Canada’s king of roots music, AKA Mr. Groove – Terry Gillespie – returns to Halifax to make his Carleton debut on Thursday, June 8th. Live music gets underway at 9 PM and it’s only $10 at the door. Grab some pals and head to Argyle street to catch this legend in the flesh, it’s not like Terry comes to town every day!
Born in Canada, raised in the United States, Terry Gillespie returned home in a hurry in the 60s when the possibility of being blown up in Vietnam seemed almost inevitable. But by the time he came back to Canada, he’d already been infected, inspired and influenced by the blues. He had dug deep into the still-segregated world of the blues by smuggling himself into blues bars to hear — and later play with — Howling Wolf, John Lee Hooker, Muddy Waters and a youngster called Buddy Guy.
Fifty years on, his musical palette is far wider and how that happened is another story… Settling in Ottawa, Terry helped form Heaven’s Radio and by the mid-70s there was a single on United Artists, and — later — two LPs on Posterity. In the years since Heaven’s Radio disbanded (there was a brief revival of the band in 2007) he built a steady career playing solo or with a band that often included musicians from Barbados, Jamaica, Trinidad and South Africa. Playing daily with local musicians immersed him in a different musical community — in the same way that it had when he discovered the blues in his teen years and as it did in Ottawa playing rock and roll.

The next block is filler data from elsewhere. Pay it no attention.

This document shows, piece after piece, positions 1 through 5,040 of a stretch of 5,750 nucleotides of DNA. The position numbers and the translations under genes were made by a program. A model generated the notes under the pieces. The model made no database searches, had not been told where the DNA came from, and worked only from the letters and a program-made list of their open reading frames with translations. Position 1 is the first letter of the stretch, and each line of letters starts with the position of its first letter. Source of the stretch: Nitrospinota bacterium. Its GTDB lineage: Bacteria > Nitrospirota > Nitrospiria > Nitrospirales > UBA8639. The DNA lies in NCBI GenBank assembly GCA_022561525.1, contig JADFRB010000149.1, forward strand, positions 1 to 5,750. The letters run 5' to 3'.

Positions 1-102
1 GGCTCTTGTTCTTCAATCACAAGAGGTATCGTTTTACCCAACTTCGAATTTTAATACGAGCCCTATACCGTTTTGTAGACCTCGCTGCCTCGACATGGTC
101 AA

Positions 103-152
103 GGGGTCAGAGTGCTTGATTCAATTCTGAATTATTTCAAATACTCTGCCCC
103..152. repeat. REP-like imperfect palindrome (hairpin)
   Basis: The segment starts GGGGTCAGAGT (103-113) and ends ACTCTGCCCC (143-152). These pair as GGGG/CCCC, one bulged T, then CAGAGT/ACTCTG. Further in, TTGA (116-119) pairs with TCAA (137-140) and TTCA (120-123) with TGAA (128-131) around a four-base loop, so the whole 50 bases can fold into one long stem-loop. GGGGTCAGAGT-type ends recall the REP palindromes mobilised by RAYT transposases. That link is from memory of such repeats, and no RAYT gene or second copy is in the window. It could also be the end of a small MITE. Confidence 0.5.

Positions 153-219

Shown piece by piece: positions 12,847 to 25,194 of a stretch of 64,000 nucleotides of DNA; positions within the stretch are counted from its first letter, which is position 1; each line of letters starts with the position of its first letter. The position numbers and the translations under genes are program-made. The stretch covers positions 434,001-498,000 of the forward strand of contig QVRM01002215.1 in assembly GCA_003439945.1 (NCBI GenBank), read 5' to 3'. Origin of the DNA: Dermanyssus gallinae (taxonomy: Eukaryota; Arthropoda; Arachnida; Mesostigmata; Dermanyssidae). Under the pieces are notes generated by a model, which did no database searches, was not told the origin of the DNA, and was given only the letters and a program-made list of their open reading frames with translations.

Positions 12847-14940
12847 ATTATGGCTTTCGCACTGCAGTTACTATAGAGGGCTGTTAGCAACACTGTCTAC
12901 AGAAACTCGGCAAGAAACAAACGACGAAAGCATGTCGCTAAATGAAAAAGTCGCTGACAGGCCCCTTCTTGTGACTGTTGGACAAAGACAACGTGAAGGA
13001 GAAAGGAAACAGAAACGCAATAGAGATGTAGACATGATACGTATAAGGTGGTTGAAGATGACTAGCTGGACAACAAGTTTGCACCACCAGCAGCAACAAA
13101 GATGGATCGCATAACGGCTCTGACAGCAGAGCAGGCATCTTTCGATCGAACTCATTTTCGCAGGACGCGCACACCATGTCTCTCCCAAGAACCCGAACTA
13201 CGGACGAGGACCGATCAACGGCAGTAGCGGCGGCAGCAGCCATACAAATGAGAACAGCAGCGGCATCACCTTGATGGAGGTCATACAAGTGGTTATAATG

You can hear the results on his new album, Home Boy. It’s his fifth solo CD, and it has a warm “island” feel that permeates the whole record — even though it was recorded live off the floor at the Granary Restaurant in Vankleek Hill, east of Ottawa, where the Gillespies have made their home.
Terry Gillespie has sometimes been called a musical shaman, Canada’s king of roots music and even Mr. Groove — and all for good reason. There is no showboating, no over-the-top guitar pyrotechnics. His live performances are both laid back and powerful and passionate; entertaining and captivating in a way that allows his audience to become involved as listeners— or dancers responding to the groove.